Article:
A certified public accountant testified Thursday regarding financial transactions of the Center for Arthritis & Osteoporosis, the clinic owned by Dr. Jorge Zamora Quezada whose trial is entering its final days.
Mariela Ruiz, a certified public accountant and a professor at the University of Texas Rio Grande Valley, testified about the flow of funds from the clinic to other entities.
Zamora Quezada, a rheumatologist, is alleged to have participated in a scheme to defraud health insurers by misdiagnosing and over-treating patients.
Co-defendants in the case are his wife, Meisy Zamora, and two of their employees, Estella Santos Natera and Felix Ramos. They are accused of also participating in the scheme which allegedly included tampering with medical records and money laundering to conceal the source of the funds they made from the alleged scheme.
Another CPA, Michael Petron, of a Washington, D.C.-based investment banking and management consulting firm, testified for government, describing how the funds that Zamora Quezada’s clinic received from insurers flowed through the clinic and then from one bank account to another. The funds were then used, at least in part, for personal expenses.
Ruiz, however, said it was common for operators of medical clinics to have multiple entities — one which was the clinic itself and a separate entity to manage their real estate, like Zamora Quezada did.
She also said it was common for the clinic, as an entity to have multiple accounts and for funds to be transferred between those accounts and transferred to accounts from another entity.
Defense Attorney Jaime Peña, who is representing Ramos, addressed Petron’s testimony that the defendants used a corporate American Express card for personal expenses.
Ruiz, however, testified that it wasn’t necessarily improper because the clinic employed CPA firms that are meant to keep track to make sure their expenses are properly accounted for.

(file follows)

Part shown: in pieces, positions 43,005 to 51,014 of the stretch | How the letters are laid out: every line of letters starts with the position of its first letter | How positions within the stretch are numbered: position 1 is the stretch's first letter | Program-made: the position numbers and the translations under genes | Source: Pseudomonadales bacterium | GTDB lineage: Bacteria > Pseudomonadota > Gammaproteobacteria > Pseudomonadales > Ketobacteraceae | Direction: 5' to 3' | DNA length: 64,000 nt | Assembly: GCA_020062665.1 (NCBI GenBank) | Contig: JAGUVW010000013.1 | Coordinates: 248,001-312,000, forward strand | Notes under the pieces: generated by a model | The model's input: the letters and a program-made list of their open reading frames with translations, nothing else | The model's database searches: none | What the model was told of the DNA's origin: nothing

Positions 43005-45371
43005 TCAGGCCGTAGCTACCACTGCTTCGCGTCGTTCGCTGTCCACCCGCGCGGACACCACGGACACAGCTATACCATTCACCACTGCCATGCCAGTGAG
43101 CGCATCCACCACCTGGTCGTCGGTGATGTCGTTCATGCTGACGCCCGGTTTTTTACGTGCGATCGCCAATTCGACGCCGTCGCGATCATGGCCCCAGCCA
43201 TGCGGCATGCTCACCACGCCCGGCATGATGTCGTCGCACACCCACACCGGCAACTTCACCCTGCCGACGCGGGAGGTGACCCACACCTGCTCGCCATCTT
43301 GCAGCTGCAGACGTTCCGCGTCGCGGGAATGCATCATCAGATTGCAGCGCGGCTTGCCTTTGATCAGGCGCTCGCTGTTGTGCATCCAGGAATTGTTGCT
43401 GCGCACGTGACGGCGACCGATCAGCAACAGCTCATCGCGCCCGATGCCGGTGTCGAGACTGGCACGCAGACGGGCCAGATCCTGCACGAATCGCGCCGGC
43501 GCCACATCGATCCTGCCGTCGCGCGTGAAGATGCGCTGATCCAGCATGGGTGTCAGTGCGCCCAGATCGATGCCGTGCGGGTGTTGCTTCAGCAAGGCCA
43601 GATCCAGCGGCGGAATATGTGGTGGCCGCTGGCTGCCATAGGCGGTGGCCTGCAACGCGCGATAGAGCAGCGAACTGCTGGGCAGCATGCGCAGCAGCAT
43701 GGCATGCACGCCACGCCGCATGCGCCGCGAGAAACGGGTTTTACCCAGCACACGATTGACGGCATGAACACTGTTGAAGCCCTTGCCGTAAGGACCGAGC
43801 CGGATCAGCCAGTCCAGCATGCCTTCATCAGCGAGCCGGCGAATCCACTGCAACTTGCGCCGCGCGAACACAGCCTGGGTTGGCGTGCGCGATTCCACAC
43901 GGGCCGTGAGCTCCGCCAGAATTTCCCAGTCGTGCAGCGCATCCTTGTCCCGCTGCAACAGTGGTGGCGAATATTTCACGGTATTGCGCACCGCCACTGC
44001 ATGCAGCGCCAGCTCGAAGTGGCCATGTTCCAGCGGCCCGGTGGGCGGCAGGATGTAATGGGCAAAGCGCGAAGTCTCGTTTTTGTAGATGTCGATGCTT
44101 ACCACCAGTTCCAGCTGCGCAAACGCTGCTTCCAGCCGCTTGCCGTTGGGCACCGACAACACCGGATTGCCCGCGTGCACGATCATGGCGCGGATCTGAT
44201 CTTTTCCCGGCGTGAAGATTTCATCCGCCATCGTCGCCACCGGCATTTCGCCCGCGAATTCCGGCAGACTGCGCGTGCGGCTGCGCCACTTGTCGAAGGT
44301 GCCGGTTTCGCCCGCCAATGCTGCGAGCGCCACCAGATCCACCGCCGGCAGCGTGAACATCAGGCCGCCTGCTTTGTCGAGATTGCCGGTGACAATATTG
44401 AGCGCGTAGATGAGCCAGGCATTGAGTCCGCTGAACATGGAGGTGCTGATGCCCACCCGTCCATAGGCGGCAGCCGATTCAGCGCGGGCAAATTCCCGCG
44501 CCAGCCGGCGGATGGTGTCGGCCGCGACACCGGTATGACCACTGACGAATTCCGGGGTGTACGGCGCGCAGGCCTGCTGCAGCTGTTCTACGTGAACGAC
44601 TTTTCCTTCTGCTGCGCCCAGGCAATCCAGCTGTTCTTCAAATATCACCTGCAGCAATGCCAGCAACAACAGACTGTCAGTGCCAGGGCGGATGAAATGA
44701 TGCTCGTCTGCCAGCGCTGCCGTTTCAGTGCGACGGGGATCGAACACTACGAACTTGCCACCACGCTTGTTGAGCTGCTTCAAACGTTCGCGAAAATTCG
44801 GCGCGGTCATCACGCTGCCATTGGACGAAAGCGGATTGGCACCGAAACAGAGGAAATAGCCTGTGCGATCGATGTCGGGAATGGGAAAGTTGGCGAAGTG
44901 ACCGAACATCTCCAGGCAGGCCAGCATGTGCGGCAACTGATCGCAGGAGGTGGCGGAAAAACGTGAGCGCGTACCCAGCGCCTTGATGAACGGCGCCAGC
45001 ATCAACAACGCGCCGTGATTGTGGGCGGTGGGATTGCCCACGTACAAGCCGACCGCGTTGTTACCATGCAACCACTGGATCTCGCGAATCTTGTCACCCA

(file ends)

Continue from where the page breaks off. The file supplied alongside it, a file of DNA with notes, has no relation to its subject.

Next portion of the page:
Peña then addressed the allegation that the defendants funneled money to Mexico through a money exchange to conceal their source. To that, Ruiz said that records of those transactions link directly back to the clinic and therefore this process would be the opposite of concealment.
She also said the bulk of transactions to Mexico were done through checks and therefore were easy to track.
Ruiz was the last to testify Thursday, following four former patients of Zamora Quezada who testified that they were satisfied with the treatment they received from the doctor and would continue to see him if they could.
A former employee, Blanca Gonzalez, who worked in several positions before become the front office supervisor, testified earlier in the day.
Gonzalez said that during their supervisory meetings, the supervisors discussed patient flow in regards to minimizing wait times for the patients.
She said she never heard anyone talk about quotas, disputing the testimony of other former employees who testified for the government, and said there wasn’t a mandatory number of patients that they were asked to see per day.
Under questioning by government, Gonzalez acknowledged she was never in the exam room when Zamora Quezada saw patients and doesn’t have knowledge of whether his diagnoses were correct or incorrect.
The defense is scheduled to call more witnesses when the trial continues Friday morning.